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Jews have been living in Germany for 1700 years. What is affecting young Jewish creatives nowadays? How do they deal with the trauma of the Shoah? What does homeland mean? How do they define themselves - culturally and creatively? Four voices - one talk.
How are young Jews in Germany creating their own foundation in 2021, eight decades after the generational trauma and upheaval caused by the Shoah? Are these foundations stable, or are they being eroded by old and new forms of anti-Semitism? New beginnings might mean proudly flying the flag now more than ever! Or are some questioning whether they can remain in Germany and Europe?
In this DW-Talk at the Jewish Museum Berlin, director Hetty Berg is joined by internationally-acclaimed author Deborah Feldman, German-Russian writer Dmitrij Kapitelman, and Israeli soprano and author Shai Terry. Together, they discuss what is driving the so-called Third Generation, the grandchildren of Holocaust survivors, who now reside in Germany.
"I am a German, Jewish, Russian writer—that's what I have to offer. I am comfortable with that," says Dmitrij Kapitelman. He moved from Ukraine to Germany when he was eight years old, and neo-Nazis made life very difficult for him during his youth. He feels connected to Germany, but rejects any form of pigeon-holing or ethnic stereotyping. "I want to be open to many different things and cultures. That’s my life philosophy.”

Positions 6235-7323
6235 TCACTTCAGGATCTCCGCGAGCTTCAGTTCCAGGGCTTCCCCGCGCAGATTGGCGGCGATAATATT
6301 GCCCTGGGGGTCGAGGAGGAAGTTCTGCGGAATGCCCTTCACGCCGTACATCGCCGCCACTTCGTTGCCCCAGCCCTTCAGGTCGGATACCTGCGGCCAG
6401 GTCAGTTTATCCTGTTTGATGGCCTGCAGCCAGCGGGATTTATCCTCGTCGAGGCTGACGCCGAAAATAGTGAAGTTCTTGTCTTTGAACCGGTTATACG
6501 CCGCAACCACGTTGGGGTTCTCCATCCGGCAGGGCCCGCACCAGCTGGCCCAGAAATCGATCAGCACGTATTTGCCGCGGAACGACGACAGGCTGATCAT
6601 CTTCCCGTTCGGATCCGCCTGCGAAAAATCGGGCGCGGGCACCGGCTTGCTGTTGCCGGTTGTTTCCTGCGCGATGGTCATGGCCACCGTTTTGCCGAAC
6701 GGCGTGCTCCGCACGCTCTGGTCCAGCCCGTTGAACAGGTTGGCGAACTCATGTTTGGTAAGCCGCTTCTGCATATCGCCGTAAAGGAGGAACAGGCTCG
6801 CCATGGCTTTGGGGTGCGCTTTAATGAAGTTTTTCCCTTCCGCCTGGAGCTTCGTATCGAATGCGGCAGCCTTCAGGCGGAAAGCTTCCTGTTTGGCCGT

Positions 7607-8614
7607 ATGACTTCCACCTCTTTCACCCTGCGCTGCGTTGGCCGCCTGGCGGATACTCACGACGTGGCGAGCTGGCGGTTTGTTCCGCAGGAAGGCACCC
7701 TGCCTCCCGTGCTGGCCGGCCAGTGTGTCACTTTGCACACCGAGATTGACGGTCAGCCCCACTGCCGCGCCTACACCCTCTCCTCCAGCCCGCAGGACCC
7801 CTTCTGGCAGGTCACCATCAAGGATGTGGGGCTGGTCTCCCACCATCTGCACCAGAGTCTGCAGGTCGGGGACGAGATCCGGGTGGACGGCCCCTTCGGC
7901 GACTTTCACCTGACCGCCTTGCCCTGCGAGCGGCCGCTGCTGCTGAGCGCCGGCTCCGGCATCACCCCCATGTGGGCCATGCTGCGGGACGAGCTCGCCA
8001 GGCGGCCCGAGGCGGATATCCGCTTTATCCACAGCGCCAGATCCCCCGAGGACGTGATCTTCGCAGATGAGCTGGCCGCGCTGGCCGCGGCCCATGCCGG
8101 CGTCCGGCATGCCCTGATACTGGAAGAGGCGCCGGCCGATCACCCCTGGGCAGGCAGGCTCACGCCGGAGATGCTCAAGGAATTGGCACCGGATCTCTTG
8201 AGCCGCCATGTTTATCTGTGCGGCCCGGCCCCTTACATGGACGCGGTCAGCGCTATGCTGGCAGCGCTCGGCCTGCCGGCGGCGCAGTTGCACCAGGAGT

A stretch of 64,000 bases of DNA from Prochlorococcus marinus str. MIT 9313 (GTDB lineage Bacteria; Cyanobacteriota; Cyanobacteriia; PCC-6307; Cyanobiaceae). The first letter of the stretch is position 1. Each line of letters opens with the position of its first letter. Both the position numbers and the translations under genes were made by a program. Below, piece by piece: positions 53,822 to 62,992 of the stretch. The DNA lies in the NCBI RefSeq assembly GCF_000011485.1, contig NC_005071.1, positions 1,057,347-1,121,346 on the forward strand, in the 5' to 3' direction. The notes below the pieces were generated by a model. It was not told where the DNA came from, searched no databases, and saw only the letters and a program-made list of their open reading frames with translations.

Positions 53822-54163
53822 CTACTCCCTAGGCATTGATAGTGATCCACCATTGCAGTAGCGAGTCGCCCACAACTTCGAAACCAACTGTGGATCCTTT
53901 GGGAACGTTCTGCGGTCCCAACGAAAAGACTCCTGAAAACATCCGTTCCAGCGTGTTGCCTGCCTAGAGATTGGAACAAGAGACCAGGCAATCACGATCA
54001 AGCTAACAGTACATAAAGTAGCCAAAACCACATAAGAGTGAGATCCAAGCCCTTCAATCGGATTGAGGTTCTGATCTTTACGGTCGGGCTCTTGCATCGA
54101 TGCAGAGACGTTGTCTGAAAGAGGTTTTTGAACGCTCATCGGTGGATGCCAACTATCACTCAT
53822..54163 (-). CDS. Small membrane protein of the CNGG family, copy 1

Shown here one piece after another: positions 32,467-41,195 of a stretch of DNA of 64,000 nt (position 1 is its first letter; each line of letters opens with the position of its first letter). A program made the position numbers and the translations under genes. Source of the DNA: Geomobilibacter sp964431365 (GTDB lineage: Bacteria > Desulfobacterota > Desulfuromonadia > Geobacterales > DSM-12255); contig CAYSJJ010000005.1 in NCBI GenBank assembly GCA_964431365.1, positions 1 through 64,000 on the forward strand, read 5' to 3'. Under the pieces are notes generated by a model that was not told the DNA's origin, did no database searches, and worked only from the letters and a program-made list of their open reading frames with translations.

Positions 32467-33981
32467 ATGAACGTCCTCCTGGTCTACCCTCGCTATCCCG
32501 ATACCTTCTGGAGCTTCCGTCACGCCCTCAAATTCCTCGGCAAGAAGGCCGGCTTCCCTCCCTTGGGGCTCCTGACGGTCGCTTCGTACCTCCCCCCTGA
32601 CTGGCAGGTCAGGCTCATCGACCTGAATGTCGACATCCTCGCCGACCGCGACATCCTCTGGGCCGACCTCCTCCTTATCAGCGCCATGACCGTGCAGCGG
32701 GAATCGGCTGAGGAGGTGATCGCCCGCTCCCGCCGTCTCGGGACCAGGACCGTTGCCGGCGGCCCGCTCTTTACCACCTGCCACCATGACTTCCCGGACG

For Deborah Feldman, who came from a strict Orthodox Jewish community in New York, Jewish life began first with rigid rules and laws. She entered into a traditional marriage before fleeing to Berlin in 2014. Her autobiographical novel, "Unorthodox” became an international bestseller and was adapted to film in 2020. It is a story about the liberation of a woman fighting on two fronts.
Shai Terry moved to Germany from Israel three years ago. She knew that her career opportunities would be limited in Israel, so she moved to Mainz to study singing. "We boys don’t think so much about the past,” she says. She sees a great interest in Jewish customs, religious beliefs, and traditions among her non-Jewish friends.
Hetty Berg attempts to build bridges and broaden perspectives. The theater scholar and art historian was born in The Hague and went on to become the chief curator of the Jewish Cultural Quarter in Amsterdam. In 2020, she took over as director of the Jewish Museum Berlin. She feels that Jewish life in Germany is not as obviously visible as it is in the Netherlands. For the museum director, that makes it all the more important to showcase the diversity and polyphony of Jewish life in Germany, along with the richness of a culture that remains part of German society.
The DW-Talk at the Jewish Museum Berlin is moderated by Karin Helmstaedt.